- In numerous cities in the eastern Congo, youth groups are involved in urban policing, operating in the space between state and non-state actors and formal and informal governance.
- While some youth policing groups are responsible for improvements in security in their neighbourhoods, others play a role in the deterioration of the local security environment.
- These groups may, at times, be co-opted or employed by state security actors, criminal organizations or politicians. This can affect their status and contribution to security.
- The organization and activities of these groups vary significantly across different cities and neighbourhoods. These features also change over time, reflecting how the groups are shaped by broader political and security processes.
- Youth policing groups are not simply security actors. Youth engage with them more broadly to shape the social order of their neighbourhood and city, rendering themselves socially and politically significant.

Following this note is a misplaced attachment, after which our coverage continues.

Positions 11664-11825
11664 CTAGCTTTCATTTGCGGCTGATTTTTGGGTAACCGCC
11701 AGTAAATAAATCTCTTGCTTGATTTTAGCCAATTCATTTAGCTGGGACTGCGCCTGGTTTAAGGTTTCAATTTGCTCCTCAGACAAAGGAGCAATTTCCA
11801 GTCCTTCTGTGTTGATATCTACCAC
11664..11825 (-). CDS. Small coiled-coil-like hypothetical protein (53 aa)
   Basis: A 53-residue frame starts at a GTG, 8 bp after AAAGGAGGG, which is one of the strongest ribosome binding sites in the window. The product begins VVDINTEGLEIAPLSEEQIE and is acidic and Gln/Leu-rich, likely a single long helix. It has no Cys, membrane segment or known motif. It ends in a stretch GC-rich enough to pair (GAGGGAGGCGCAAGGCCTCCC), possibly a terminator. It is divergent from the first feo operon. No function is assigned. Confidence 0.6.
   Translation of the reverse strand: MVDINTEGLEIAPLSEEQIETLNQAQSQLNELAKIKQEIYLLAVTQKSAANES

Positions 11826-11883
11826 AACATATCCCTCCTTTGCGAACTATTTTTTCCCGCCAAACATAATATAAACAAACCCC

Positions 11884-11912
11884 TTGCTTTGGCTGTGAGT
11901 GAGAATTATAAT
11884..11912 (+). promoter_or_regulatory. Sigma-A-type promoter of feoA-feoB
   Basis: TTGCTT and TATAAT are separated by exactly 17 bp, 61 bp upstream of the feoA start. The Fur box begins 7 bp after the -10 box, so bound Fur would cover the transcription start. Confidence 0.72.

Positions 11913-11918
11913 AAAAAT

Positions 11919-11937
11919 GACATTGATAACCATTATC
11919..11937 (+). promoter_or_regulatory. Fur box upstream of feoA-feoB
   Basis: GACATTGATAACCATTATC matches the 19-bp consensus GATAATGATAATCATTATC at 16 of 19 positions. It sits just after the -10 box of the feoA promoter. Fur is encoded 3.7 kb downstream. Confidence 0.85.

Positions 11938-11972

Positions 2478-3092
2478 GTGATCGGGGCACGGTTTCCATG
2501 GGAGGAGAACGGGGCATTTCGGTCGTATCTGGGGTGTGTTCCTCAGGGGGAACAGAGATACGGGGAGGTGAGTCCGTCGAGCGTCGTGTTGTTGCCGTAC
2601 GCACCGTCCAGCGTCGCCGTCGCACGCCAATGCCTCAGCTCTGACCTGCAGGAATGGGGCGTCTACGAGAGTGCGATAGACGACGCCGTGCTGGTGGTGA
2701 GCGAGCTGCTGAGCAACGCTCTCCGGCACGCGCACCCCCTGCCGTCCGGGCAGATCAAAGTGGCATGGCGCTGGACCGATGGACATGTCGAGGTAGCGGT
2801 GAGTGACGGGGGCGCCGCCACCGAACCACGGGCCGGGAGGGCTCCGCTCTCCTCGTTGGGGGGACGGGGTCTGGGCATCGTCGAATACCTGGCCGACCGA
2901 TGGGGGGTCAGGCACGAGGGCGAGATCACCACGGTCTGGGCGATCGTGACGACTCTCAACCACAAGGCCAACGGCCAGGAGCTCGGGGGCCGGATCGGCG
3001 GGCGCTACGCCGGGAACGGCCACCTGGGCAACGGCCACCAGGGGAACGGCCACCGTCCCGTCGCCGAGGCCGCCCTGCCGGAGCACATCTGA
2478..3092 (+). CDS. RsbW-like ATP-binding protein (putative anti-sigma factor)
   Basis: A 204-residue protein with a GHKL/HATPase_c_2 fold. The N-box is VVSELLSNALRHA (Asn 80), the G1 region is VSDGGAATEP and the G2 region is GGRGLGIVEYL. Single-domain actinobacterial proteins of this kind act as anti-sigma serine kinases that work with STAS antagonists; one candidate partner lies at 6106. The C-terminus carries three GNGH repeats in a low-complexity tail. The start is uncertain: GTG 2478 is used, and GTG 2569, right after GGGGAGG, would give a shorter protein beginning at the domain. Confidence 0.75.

- The groups should not be romanticized as being necessarily more legitimate auxiliaries of, or alternatives to, state security forces. They have an inherently ambiguous and fluid character, which cautions against including them in donor programming.
- The resources and status provided by inclusion in donor-sponsored programmes are likely to alter the stakes of involvement in these groups, and spark increased conflict, with uncertain outcomes.